Demolition of The Palace of Auburn Hills End of an Era for Pistons

The Palace of Auburn Hills, home of the Detroit Pistons

The end of an era came Saturday morning when one of the NBA’s most iconic arenas was demolished.

The Palace of Auburn Hills was home to the Detroit Pistons for almost 30 years and their three NBA titles in 1989, 1990, and 2004.

The Palace held its final game in 2017, and hosted crowds of 22,000 for basketball and 23,000 for concerts.

The implosion of the building came at 8 a.m. with 800 pounds of explosives bringing the proud stadium down to mere rubble within seconds.

Several hundred spectators gathered to watch the building fall.

Stephanie Carroll, manager of business development and community relations for Auburn Hills, stated that crews will spend months cleaning up the debris and filling in the hole in the ground.

The space will be turned into offices for research and technology.

The Palace will be best remembered for the “Bad Boy” Pistons back to back titles in 1989 and 1990.

In those playoffs, the Pistons beat the likes of Larry Bird’s Celtics, and Michael Jordon’s Bulls in the Eastern Conference finals two years in a row.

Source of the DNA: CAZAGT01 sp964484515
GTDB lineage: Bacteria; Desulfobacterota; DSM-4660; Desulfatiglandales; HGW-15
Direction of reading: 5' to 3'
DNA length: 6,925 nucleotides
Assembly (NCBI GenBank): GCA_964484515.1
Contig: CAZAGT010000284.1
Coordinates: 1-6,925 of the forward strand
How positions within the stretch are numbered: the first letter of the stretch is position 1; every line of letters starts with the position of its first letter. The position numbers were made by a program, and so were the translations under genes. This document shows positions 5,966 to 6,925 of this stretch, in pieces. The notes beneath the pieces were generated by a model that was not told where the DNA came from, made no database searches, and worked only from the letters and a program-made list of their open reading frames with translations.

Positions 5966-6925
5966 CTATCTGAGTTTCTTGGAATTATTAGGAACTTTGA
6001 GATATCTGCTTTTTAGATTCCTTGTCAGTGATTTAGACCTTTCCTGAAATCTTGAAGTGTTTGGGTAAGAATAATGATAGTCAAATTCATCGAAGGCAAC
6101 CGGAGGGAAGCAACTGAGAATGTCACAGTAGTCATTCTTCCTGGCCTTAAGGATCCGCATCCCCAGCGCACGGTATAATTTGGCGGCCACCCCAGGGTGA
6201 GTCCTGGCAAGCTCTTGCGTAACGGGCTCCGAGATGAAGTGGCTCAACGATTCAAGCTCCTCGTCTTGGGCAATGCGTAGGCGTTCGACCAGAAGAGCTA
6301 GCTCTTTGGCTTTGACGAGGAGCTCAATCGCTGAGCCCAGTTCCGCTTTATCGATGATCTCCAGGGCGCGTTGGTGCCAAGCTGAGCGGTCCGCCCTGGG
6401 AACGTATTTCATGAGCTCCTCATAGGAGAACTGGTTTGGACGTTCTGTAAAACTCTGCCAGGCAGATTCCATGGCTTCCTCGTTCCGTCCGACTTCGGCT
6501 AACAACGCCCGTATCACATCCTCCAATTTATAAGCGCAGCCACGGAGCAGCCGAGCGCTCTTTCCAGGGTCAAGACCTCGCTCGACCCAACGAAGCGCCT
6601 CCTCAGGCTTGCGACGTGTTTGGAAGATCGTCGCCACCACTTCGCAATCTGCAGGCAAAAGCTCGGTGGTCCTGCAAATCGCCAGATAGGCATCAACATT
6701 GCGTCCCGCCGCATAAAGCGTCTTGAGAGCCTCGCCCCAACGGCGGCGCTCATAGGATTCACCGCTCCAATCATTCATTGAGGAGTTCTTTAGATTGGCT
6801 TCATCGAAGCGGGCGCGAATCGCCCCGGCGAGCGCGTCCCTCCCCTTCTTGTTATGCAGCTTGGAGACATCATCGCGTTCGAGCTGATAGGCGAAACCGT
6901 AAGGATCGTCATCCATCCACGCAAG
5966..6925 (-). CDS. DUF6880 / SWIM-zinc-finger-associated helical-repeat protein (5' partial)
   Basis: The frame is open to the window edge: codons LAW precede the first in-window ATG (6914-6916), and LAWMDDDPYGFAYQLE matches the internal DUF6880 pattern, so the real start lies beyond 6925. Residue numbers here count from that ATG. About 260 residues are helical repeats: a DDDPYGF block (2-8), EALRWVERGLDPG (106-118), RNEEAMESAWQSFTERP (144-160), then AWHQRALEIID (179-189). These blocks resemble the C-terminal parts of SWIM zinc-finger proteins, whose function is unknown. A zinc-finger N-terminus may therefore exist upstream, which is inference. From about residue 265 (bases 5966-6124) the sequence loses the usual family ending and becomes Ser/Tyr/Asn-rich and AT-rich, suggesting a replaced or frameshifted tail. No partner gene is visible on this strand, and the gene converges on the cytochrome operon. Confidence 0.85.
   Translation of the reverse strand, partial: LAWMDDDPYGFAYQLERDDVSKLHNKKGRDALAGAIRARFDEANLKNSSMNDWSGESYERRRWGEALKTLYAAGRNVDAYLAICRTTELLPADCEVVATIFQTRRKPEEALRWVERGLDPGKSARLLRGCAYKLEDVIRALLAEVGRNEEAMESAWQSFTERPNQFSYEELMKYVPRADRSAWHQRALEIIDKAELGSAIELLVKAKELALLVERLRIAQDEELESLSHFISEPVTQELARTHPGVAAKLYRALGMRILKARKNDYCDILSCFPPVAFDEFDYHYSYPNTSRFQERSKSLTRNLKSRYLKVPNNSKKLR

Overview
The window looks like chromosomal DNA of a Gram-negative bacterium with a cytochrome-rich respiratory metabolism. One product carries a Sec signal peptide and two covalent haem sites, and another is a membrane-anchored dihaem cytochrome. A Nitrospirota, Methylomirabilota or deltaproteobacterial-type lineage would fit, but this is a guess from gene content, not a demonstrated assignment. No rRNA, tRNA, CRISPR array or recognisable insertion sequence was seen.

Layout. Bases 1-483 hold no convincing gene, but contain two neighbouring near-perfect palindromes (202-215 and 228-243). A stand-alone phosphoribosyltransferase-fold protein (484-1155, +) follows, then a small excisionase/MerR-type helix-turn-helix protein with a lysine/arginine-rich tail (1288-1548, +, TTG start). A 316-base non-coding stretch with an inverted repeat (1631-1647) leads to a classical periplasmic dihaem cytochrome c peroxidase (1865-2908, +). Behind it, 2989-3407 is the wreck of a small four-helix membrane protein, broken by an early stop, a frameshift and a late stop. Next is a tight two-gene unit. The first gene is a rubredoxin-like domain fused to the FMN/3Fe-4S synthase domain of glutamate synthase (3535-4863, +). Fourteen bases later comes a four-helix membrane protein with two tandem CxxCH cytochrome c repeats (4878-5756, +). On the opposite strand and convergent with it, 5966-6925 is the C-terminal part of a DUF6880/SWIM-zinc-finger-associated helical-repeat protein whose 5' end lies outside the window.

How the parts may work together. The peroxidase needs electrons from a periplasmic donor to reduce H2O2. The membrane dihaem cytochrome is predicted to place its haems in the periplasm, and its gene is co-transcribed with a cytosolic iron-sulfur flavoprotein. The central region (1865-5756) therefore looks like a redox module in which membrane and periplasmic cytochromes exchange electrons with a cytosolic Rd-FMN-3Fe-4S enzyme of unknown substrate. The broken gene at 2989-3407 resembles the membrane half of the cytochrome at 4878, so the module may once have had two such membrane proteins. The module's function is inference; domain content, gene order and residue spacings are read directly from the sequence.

The Palace was also known for the most infamous brawl in NBA history, the “Malice at the Palace.”

On November 19, 2004, with just over 45 seconds left in the game, the Indiana Pacers and Pistons got in a fight which quickly moved into the stands with players trading blows with fans.

The Pistons moved to the newer Little Caesars Arena in Downtown Detroit in 2017.

The Palace was located about 30 miles northwest of the city, and the final event held there was a Bob Seger concert in September 2017.

The Detroit Shock, led by four-time All-Star Swin Cash, won three titles here in 2003, 2006, and 2008.

The Shock relocated to Tulsa, Oklahoma for five years before settling in Arlington, Texas, and becoming the Dallas Wings for the 2016 season.

The Detroit Pistons now struggle to find any success close to what they had while being in Auburn Hills.